The insurance industry has criticised chancellor George Osbornes decision to increase the standard rate of insurance premium tax (IPT) by 0.5% to fund investment in flood defences.
This means IPT will go up to 10% on 1 October. The tax jumped from 6% to 9.5% in November last year.
RAC insurance director Mark Godfrey said: "The chancellor clearly sees IPT as a soft target, presumably as a result of getting away with raising it last summer with very little complaint from consumers or the insurance industry."
In today's budget statement, Osborne stressed the need to raise the tax because existing budgets would not be enough for flood spending, adding: "That's a £700 million boost to our resilience and flood defences."
He also said an urgent review was already underway by the environment secretary and the chancellor of the Duchy of Lancaster on how the money is best spent.
Osborne's announcement on flood spending came after a series of extreme weather events taking place in December, such as Storms Desmond and Eva.
The British Insurance Brokers' Association was 'astonished' with the IPT rise and warned this would affect policyholders.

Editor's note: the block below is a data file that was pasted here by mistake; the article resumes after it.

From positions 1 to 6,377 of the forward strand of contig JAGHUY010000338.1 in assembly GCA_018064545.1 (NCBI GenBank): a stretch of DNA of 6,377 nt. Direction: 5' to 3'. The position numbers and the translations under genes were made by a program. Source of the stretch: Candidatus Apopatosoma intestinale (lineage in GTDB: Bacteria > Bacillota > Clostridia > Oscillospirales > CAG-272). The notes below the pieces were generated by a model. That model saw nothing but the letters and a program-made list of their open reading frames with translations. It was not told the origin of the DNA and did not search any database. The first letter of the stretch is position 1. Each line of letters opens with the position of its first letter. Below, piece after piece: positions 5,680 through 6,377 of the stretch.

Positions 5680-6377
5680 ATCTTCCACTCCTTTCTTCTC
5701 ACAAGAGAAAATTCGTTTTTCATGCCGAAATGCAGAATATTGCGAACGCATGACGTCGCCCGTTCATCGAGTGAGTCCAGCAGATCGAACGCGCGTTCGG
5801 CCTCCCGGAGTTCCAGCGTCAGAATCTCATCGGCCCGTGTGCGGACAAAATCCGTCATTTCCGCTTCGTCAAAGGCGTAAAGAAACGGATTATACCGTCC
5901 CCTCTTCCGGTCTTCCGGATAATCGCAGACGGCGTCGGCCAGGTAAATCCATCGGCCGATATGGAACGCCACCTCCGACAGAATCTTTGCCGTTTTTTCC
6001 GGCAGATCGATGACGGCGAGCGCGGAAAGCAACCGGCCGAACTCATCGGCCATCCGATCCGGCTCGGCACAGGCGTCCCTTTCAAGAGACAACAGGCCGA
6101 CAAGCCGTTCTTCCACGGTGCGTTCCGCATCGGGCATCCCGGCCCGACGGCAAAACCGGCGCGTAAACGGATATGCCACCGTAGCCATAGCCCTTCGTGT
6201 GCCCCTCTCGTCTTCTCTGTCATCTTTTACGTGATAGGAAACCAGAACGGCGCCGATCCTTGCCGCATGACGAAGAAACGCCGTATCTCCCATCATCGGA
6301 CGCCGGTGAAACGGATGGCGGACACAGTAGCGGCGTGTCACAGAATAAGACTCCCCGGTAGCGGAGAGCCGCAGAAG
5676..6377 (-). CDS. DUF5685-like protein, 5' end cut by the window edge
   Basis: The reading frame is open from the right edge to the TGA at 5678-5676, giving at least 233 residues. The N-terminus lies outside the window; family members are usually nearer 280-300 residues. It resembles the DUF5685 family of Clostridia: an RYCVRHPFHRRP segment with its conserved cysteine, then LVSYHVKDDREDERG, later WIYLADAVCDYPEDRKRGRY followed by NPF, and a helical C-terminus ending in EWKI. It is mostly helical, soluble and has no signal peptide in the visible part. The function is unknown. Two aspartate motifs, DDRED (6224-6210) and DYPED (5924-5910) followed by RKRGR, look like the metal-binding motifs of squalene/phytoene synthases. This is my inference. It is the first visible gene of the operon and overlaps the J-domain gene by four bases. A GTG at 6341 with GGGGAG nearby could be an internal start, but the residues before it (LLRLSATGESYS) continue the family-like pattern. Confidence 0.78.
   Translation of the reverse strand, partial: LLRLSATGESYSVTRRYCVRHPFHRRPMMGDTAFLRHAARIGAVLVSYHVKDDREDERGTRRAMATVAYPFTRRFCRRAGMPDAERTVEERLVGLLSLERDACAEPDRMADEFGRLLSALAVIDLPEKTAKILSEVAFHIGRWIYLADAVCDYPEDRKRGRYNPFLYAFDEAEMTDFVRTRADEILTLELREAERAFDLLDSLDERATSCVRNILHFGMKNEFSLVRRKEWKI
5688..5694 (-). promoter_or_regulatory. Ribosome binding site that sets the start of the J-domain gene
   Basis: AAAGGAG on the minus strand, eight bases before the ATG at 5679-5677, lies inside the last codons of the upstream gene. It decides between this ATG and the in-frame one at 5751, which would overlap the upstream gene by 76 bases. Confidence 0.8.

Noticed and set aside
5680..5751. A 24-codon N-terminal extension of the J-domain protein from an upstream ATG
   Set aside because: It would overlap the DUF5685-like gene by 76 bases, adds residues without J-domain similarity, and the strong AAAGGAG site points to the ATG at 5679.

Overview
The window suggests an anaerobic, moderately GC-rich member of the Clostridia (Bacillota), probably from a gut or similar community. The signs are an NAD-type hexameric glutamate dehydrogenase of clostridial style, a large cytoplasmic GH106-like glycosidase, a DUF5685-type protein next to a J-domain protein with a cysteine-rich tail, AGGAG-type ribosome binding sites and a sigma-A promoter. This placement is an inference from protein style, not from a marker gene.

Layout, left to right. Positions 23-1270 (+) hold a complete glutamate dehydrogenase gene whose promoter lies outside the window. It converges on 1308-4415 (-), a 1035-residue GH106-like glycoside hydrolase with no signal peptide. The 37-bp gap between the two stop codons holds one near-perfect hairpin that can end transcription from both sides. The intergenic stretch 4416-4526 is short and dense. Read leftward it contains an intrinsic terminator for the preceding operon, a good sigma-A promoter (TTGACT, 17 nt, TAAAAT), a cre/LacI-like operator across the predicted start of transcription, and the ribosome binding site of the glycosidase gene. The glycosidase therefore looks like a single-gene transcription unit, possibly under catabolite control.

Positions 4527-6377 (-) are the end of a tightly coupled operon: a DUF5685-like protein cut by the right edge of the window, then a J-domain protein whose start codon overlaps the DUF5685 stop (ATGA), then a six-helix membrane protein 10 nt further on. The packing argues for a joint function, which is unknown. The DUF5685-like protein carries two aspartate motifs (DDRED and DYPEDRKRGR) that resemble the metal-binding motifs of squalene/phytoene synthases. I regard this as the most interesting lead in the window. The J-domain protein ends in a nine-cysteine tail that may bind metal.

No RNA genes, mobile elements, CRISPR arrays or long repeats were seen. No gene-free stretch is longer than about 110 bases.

Mark Holweger, managing director at Legal & General, agreed this would ultimately impact customers, but welcomed the fact that the extra revenues would be diverted to flood defences.
He added: "As an industry we've benefited from several years worth of benign weather conditions, with the flooding we saw in 2015 more representative of a normal year. It is therefore vital that insurance companies are pricing for long term weather events."
Huw Evans, director general of the Association of British Insurers, described the news as "disappointing".
"Increased investment in flood defences is vital but should be part of core government expenditure, not an afterthought paid for by raising taxes on people and businesses who do the responsible thing in protecting themselves through insurance," he said.
"We will be examining the detail closely to ensure the revenue raised is actually spent on new flood defence schemes."